Here’s proof of that point. Why is it that in a real estate transaction every single transaction, there’s a real estate agent or broker, or realtor? Look at we’re talking about a 40 or $50,000 expense for a real estate commission. You sell a $500,000 house at 6% commission, that’s 30 grand out of your pocket as a seller. Why would you do that? Well, the reason why is because if you don’t you try to sell it by the owner, you’ll never be able to get together with the buyer on terms and conditions because there’s too much self-interest involved. It’s your house. You feel attached to it. That buyer wants it to be their home. You have to have some distance in between. Is it worth $30,000? I don’t know. You can argue the case that it should be less than that but the point is the market has that value built into something that’s not even a conflict, it’s just in negotiation. It’s a deal of coming together. But because of the fact that if there was not a party involved there would be a conflict if you made an offer directly to the seller, be I’m offended by you offering that low price. Right. If you’re a buyer and the seller says well you know this house has this memory, I don’t care about your memories This is going to be my house. There’s too much room for conflict so realtors as a profession have established themselves as a business model to keep the deal together. Tens of thousands of dollars over a simple transaction. Most of the details are done by a title company and mortgage company. That’s the hard part the paperwork. The part of getting people to agree should be pretty easy should be logical You’re a buyer I’m a seller. I want to make this deal happen, but you need 30 $40,000 a pop realtor participation to make it work. That proves the point. If there’s an actual conflict where people are fighting it’s even worse. You get a neutral third party that has no stake in the game to help both parties facilitate the common ground or it’s never going to work. Ask an attorney ask a judge, ask anybody that’s been involved with a court case.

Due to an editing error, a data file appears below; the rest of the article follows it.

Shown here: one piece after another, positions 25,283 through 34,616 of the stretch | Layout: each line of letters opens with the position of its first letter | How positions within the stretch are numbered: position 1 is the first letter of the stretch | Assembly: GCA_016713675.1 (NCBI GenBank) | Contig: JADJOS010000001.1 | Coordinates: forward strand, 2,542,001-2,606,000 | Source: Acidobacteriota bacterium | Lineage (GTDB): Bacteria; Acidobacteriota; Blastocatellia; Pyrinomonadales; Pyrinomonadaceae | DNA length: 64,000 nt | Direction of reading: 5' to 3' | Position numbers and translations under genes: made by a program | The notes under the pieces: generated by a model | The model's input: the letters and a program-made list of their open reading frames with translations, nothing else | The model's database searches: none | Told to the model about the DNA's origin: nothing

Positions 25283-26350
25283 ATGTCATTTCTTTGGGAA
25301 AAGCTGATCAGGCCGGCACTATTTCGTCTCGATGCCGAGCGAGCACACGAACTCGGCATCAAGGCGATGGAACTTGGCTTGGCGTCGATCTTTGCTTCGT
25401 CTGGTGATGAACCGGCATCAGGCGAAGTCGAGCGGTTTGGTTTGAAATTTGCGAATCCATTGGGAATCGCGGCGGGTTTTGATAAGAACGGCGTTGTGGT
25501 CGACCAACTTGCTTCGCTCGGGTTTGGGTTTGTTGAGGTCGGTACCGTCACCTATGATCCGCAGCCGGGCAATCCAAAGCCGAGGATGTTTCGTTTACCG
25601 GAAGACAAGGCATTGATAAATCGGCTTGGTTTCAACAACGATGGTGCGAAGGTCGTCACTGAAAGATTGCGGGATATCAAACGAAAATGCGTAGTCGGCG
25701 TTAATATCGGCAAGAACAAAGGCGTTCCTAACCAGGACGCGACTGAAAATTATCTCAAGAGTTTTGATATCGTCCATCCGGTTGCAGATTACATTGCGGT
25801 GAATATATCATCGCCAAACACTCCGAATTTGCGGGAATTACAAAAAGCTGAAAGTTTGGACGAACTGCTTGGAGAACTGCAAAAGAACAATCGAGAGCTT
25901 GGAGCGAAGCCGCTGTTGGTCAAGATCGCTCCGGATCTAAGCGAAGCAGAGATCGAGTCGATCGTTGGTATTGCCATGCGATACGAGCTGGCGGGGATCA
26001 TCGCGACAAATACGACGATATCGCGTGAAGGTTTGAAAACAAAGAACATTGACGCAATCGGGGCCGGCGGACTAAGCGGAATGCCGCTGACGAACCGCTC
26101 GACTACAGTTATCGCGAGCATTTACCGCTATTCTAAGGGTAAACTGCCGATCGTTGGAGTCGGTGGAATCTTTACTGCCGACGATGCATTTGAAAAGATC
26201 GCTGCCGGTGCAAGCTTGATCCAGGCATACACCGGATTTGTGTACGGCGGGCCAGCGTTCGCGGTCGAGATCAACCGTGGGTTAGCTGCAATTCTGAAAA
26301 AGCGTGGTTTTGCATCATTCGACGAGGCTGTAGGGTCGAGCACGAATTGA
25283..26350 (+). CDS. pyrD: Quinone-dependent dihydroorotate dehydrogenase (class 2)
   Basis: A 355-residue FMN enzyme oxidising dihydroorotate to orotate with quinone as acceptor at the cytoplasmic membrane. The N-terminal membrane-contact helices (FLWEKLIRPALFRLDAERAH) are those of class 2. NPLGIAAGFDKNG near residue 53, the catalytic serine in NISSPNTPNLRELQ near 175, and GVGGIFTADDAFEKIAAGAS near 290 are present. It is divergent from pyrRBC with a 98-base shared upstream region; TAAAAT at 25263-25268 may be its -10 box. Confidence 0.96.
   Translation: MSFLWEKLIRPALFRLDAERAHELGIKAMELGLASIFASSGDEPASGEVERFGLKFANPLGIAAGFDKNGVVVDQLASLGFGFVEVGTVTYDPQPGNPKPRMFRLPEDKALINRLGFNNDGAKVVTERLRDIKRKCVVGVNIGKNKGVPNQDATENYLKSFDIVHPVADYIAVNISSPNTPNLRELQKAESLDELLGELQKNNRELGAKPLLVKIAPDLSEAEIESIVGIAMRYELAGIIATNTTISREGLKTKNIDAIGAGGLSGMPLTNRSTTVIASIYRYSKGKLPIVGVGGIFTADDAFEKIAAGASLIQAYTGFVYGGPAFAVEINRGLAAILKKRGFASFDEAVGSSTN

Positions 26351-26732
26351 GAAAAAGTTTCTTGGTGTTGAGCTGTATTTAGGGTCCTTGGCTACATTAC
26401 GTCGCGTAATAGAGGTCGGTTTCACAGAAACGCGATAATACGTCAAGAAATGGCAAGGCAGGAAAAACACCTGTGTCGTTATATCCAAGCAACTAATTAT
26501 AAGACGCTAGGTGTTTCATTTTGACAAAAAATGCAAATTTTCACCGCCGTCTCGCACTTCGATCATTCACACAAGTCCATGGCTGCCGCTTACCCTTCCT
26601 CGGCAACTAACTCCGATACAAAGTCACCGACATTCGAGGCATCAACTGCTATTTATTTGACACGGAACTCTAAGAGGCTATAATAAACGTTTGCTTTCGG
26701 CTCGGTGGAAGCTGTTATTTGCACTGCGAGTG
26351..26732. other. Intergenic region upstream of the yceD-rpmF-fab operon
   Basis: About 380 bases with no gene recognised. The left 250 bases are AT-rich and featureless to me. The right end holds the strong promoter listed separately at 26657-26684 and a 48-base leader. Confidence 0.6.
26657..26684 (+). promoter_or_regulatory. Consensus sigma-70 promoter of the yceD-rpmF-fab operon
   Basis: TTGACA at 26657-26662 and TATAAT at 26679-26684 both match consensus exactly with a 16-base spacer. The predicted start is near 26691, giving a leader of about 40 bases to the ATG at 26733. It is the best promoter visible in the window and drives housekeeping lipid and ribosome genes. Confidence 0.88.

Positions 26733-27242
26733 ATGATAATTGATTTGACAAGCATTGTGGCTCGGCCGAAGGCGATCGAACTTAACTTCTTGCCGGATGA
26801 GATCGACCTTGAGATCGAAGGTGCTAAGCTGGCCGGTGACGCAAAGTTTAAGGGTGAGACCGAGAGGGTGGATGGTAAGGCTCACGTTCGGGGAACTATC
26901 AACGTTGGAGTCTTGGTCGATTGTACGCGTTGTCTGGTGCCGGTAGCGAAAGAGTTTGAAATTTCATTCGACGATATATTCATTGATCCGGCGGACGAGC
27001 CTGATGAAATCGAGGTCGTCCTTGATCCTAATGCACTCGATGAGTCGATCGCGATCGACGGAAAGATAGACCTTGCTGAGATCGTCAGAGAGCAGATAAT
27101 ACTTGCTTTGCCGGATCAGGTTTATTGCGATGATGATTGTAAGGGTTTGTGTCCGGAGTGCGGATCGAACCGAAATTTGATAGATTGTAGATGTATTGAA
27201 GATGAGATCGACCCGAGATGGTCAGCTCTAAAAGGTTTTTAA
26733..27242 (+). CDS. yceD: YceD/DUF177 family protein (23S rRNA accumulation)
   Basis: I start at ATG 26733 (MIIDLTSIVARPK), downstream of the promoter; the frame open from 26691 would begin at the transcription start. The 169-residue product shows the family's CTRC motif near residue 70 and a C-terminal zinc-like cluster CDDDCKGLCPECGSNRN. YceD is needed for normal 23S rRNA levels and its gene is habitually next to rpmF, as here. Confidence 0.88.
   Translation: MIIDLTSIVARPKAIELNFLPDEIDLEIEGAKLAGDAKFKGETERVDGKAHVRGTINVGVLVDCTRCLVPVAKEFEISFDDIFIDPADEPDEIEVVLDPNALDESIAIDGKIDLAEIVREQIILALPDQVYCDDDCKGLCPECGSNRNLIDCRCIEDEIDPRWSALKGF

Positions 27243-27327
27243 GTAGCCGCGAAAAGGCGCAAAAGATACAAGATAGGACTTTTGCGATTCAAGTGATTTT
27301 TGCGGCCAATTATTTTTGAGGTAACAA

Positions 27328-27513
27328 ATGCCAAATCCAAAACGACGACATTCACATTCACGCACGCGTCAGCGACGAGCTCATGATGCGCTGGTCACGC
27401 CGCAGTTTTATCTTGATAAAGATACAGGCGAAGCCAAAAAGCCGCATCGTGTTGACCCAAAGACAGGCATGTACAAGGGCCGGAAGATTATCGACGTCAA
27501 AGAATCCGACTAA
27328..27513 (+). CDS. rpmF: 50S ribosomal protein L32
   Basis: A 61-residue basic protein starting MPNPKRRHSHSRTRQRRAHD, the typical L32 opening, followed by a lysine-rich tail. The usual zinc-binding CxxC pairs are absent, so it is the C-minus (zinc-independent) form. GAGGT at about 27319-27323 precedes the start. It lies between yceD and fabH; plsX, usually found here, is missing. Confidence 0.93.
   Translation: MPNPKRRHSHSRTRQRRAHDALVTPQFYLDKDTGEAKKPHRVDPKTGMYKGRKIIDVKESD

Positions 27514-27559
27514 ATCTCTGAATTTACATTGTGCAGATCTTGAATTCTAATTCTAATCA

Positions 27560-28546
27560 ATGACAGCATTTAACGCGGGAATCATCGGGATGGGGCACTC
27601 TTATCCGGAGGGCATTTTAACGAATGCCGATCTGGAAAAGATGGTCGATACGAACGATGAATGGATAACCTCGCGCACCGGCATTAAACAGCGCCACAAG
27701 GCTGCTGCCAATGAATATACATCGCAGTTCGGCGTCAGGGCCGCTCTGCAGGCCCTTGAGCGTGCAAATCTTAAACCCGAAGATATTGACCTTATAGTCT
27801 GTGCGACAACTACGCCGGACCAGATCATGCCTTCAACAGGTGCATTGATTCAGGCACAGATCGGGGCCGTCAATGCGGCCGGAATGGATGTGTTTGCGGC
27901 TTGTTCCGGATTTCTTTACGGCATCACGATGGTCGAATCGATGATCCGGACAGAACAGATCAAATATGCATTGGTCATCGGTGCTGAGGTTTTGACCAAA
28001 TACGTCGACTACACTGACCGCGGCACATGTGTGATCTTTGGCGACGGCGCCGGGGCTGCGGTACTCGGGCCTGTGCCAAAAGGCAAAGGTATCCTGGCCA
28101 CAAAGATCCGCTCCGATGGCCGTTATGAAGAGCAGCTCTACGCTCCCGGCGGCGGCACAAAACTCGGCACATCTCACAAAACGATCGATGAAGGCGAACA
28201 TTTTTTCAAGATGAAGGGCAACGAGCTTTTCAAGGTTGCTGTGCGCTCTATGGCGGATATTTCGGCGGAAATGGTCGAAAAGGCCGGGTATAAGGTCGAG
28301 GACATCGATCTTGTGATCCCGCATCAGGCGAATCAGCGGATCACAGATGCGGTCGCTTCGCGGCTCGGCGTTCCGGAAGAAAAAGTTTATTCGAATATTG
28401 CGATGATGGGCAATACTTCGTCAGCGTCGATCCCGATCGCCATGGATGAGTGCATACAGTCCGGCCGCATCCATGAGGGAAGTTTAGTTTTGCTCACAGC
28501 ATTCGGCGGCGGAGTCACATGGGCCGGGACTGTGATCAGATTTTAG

So what can you do? Get any kind of mediator-arbitrator on your case. They’re not going to take sides. They’re going to be in the middle, even if it’s a friend or a relative, somebody that doesn’t have any attachment to one person over another even if it’s a random person off the street. Get somebody involved to help dissipate and de-escalate the conflict. A mediator can do it. Might cost a little bit of money. Or you can find somebody that maybe is a clergy person, maybe it’s a social worker, maybe it’s some type of a teacher that can get involved. Unless it’s something that’s legal where you want to have a professional certified profession, get anybody. Get both of you in front of them even if you have to beg the other person. I don’t care if you listen to them I don’t want you to try to talk to you and talk you into anything. I just want to get you in a conversation with the three of us, maybe we can work this out. I’m willing to listen. Put a little bit of effort into the game. A third party can make all the difference in the world and keep you from having the damage of tens of thousands in legal fees, years of conflict, stress aggravation high blood pressure, saying something that you can’t take back doing permanent damage to a relationship. A third party can help make all of that go away.